Not far from Francis Lewis, two schools with lesser reputations, Jamaica and John Bowne High Schools, are below capacity. But education officials, wary of alienating middle-class parents, have been reluctant to shift students to even out the load.
The Times did not ask the DOE why these schools have lesser reputations and are underutilized. In fact, John Bowne is at capacity, but the DOE plays games with the numbers.
Jamaica HS is a different story altogether. Chapter leader James Eterno, who is running for UFT president on the ICE/TJC slate against Unity Caucus' Michael Mulgrew, has written repeatedly about the intentional policies of Tweed in trying to force Jamaica's closing so it could be prime meat for future charter schools, even steering kids who want to attend away. James Eterno wrote a powerful letter to the State Education Commissioner pointing to the educational apartheid BloomKlein were perpetuating at Jamaica HS. (Read James' letter at the ICE blog: Letter to State Ed Commissioner: Stop Academic Apartheid)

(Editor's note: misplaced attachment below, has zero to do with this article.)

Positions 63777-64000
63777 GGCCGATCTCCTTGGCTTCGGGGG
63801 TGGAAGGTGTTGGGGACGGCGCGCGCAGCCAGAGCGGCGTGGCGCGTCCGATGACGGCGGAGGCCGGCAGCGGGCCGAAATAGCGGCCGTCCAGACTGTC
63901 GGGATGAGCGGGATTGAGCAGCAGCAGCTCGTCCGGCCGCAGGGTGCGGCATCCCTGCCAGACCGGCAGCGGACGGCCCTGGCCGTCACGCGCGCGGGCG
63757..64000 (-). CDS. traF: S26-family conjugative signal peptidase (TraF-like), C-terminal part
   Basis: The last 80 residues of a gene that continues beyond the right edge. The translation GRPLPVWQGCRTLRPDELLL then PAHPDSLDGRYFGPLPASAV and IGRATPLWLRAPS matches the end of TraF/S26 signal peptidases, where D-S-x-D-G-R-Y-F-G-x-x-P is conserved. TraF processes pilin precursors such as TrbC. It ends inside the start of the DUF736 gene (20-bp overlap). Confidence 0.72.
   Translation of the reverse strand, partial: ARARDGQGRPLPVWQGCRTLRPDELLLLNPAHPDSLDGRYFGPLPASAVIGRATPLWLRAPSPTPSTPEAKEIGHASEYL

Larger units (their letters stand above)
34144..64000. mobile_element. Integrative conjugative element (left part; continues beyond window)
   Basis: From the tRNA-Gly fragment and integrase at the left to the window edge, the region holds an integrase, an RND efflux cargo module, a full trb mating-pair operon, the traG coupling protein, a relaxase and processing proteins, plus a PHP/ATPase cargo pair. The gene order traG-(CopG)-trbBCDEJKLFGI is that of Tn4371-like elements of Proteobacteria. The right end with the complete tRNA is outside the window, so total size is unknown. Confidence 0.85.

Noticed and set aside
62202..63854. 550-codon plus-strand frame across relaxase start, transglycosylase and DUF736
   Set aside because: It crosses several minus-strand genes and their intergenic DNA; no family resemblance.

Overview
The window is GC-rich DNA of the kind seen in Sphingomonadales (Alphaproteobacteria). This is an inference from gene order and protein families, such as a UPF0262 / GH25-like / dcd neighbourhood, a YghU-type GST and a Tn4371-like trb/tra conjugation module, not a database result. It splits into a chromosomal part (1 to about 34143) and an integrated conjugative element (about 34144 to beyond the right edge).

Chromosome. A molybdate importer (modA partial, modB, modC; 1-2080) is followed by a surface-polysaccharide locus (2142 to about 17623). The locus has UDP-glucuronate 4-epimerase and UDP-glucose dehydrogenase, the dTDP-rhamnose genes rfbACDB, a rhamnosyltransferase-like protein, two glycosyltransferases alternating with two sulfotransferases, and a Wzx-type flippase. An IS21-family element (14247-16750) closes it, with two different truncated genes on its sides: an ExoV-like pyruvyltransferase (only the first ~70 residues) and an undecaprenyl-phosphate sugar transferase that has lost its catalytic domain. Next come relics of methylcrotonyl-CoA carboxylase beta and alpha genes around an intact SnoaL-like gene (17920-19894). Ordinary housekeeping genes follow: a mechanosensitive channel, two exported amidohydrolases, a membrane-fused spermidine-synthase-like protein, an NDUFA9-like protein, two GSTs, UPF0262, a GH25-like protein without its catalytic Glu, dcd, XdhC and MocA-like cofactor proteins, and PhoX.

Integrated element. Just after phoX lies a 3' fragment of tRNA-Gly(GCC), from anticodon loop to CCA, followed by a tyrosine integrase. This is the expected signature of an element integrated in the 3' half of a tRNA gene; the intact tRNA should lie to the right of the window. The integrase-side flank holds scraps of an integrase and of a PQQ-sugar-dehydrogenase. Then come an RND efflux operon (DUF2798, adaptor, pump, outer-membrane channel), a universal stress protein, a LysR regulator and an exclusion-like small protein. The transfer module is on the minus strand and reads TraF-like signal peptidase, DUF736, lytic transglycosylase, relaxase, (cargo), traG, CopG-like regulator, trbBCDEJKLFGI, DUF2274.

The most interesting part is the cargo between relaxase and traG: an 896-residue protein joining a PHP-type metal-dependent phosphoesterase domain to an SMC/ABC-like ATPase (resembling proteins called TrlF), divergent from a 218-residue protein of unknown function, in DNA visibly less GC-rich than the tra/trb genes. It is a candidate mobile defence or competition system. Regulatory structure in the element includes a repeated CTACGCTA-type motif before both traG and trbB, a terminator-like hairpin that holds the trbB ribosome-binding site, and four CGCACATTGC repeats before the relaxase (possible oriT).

The Times didn’t do any digging at all, just accepting the DOE line, as evidenced here:
Education officials say they are creating more schools that could eventually absorb some of the demand. Elizabeth Sciabarra, the director of the Department of Education’s office of enrollment, said that Francis Lewis had done a "pretty terrific job" of dealing with the overcrowding but that she could not say how many more students it could handle. "You have people who deliberately choose that school and live in the neighborhood because of that," she said, adding that the city had never capped enrollment at a high school. "Once you start to put a cap on, then where do you send those kids? I don’t see how we would be able to do that in a way that would be fair."